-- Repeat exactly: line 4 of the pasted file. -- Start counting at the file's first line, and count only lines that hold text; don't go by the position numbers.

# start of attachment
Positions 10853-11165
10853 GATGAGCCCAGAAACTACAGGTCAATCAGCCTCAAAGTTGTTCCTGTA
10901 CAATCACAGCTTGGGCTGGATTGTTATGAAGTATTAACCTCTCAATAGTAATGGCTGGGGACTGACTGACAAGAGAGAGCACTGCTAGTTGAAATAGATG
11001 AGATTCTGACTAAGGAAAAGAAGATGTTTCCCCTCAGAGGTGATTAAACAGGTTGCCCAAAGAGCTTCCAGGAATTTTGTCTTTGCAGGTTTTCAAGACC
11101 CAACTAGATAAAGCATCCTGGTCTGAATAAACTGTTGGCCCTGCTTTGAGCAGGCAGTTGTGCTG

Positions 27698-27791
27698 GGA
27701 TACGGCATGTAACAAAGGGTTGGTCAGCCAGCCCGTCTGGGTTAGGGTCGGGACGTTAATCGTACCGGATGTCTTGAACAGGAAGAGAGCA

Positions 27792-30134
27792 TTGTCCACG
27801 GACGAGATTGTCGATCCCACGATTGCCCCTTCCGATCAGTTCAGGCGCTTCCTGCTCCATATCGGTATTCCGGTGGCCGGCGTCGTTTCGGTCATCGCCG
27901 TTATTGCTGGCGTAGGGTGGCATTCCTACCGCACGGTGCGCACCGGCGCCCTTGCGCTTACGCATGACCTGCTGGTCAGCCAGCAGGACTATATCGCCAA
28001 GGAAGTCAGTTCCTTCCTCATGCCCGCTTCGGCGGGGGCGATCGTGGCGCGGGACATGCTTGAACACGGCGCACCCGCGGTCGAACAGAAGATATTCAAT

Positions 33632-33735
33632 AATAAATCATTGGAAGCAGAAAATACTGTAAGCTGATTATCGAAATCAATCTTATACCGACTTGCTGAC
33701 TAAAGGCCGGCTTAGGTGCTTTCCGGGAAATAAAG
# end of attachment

11001 AGATTCTGACTAAGGAAAAGAAGATGTTTCCCCTCAGAGGTGATTAAACAGGTTGCCCAAAGAGCTTCCAGGAATTTTGTCTTTGCAGGTTTTCAAGACC